As allegations multiply and hearings are scheduled around federal judge Brett Kavanaugh, many in the media have already reached a verdict for the Supreme Court nominee: guilty.
Thursday marks the day Professor Christine Blasey Ford will testify after accusing Kavanaugh of sexually assaulting her as a teenager. The news comes as other women, Deborah Ramirez and Julie Swetnick (with the latter represented by attorney Michael Avenatti), also make accusations. Their word, many in the media argue, should automatically trump Kavanaugh’s.
Yes, women and their accusations should be heard and considered – and #MeToo has rightfully emboldened many women to speak up. But media figures, from The View to HuffPost, are going one step farther in giving sentences before there’s due process. They’ve completely forgotten the principle of “innocent until proven guilty.”
On Sept. 19, The View co-host Joy Behar became a part of the trend when she slammed “old,” “white men” in Congress for “not protecting women.”
“They’re protecting a man who is probably guilty,” Behar said of congressmen and Kavanaugh. “If you’re not, Judge Kavanaugh, take the lie detector test.”
She wasn’t alone. On Twitter, ABC News Chief Political Analyst Matthew Dowd decided Sept. 17, “Enough with the ‘he said, she said’ storyline. If this is he said, she said, then let’s believe the she in these scenarios.” After another Twitter user challenged him for evidence, Dowd retorted Sept. 23 that, “Ford is the evidence.”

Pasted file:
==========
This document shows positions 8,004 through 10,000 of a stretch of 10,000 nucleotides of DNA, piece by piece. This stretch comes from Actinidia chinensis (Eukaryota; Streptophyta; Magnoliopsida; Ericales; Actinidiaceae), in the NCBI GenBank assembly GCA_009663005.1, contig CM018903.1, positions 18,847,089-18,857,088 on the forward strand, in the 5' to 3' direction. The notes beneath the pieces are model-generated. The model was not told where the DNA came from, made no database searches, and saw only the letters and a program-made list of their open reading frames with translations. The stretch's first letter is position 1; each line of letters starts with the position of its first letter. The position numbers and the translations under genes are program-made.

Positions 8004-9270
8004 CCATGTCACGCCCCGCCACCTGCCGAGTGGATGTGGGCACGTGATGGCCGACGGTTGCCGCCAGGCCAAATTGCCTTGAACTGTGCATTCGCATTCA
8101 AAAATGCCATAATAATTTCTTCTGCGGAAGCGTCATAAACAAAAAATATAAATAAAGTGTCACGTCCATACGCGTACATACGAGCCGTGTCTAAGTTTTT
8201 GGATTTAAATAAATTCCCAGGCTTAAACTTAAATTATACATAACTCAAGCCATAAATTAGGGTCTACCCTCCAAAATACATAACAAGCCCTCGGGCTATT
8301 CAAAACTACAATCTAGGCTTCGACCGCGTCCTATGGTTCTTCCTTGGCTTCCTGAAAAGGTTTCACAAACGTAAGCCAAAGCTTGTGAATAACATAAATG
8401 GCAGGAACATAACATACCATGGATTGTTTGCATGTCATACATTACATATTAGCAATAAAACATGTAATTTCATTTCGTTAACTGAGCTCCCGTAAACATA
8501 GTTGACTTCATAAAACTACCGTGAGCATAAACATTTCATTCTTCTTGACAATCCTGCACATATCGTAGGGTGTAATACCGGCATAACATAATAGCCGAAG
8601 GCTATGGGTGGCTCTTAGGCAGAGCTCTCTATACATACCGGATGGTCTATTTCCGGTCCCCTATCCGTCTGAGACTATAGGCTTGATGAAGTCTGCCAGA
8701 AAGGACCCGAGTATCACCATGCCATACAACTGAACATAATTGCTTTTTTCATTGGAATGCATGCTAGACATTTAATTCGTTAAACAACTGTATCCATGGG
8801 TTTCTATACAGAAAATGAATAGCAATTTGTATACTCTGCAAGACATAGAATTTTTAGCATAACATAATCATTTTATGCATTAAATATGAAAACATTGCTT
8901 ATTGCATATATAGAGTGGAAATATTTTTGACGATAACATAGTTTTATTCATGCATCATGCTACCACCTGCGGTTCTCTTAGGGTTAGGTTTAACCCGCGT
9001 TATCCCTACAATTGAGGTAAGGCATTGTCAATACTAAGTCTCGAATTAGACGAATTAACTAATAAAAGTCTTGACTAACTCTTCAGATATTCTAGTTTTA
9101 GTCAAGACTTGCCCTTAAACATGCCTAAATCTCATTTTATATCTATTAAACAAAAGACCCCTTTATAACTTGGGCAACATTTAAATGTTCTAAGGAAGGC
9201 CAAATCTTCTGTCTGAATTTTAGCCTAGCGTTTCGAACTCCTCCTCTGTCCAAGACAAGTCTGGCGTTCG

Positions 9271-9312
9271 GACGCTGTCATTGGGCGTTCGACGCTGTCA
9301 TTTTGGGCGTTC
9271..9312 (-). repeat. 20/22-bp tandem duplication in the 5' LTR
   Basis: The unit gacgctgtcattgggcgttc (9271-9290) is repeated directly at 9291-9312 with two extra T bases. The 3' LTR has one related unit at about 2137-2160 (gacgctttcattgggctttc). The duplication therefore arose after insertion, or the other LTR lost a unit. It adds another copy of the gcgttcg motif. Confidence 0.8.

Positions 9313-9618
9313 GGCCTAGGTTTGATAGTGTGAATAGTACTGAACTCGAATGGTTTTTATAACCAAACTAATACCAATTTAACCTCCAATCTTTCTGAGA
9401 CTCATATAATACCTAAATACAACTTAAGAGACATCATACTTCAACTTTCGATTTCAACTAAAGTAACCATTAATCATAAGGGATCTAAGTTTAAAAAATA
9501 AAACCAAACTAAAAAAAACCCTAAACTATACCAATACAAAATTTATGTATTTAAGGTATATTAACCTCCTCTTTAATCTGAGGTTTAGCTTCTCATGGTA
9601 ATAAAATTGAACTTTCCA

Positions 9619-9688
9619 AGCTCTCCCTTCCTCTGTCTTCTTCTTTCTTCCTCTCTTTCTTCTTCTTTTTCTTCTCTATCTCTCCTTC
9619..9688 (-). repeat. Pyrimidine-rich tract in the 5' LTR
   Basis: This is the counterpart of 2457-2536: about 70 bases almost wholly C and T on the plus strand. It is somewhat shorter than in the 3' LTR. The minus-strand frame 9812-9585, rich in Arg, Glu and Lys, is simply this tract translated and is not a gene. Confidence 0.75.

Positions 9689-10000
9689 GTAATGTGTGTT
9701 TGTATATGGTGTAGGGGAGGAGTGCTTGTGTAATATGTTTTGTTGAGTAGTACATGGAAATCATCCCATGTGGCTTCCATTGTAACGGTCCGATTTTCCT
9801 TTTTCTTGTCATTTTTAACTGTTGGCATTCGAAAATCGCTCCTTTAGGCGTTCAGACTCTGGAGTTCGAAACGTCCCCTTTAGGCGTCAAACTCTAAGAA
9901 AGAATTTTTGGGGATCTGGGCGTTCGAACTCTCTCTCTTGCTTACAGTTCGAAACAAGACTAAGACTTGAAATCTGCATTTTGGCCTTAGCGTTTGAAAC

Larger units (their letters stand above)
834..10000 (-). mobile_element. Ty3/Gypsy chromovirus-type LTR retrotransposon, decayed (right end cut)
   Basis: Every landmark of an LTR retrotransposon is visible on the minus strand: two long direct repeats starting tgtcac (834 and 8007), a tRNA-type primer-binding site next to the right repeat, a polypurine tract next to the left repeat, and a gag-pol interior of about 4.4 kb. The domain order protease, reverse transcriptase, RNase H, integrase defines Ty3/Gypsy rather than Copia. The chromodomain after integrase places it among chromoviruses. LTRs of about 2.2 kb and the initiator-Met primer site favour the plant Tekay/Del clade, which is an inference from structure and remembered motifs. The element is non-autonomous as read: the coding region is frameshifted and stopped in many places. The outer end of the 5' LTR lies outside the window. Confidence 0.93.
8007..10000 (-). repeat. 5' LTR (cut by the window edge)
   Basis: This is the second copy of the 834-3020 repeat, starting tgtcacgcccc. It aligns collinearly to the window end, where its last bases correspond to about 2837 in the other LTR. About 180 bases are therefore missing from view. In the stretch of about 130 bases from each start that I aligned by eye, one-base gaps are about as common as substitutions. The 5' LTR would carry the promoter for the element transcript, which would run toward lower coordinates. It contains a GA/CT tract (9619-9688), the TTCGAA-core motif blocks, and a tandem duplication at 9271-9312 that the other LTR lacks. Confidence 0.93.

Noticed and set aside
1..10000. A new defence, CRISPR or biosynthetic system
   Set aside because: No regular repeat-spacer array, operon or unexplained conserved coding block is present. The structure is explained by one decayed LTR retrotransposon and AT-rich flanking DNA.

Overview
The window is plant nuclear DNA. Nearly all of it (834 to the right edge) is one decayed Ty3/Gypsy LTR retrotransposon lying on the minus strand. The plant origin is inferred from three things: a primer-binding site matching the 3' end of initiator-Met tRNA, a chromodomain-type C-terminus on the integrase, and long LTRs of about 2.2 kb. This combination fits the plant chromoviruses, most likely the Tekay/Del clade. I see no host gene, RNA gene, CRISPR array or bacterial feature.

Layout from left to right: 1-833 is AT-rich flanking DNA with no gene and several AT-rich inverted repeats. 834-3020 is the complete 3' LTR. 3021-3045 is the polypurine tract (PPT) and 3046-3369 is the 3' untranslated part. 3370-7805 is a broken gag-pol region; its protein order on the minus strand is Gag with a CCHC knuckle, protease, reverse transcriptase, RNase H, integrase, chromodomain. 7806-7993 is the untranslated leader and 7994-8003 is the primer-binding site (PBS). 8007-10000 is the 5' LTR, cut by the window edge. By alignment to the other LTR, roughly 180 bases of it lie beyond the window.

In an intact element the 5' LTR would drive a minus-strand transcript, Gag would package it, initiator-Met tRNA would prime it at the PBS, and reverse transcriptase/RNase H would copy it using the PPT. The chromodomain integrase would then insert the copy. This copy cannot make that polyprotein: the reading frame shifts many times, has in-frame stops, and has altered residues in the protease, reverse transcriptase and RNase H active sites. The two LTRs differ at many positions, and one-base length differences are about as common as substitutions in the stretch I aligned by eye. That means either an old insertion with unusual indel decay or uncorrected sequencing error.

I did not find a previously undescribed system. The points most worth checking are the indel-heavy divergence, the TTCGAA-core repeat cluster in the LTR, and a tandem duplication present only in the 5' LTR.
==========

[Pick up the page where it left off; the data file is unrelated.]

HuffPost editor-at-large Michelangelo Signorile added Sept. 24 that:
“If Kavanaugh weren’t guilty he’d say: Yeah, I partied. A mischievous crowd. We drank, we did things we shouldn’t , but this — THIS — is way beyond anything I could even imagine. It’s horrible. It’s despicable.
Instead, he went choir boy, defying on-record sources about him.”
Except, not quite. During his interview with Fox News host Martha MacCallum on Sept. 24, “Yes, there were parties, and the drinking age was 18. And yes, the seniors were legal and had beer there. And yes, people might have had too many beers on occasion and, people generally in high school,” he said. “But that’s not what we’re talking about. We’re talking about sexual assault.”
Which, he says, he never did. But not according to the media. TV networks, like CNN and MSNBC allowed Kavanaugh comparisons into the conversation about convicted sexual predator Bill Cosby. Cosby, by the way, was accused by more than 60 women – and found guilty beyond a reasonable doubt.
Hollywood had a similar response to media figures online.
Before Kavanaugh was even named as President Trump’s pick for the Supreme Court, the media and Hollywood panicked over the next judge. But the media’s treatment of him took a turn for the (much) worse here. A new Media Research Center study shows that the broadcast networks spent nearly six hours on the allegations against Kavanaugh during news shows, with a “measly eight percent” given to his “denials and the lack of corroboration for his accusers’ accounts.”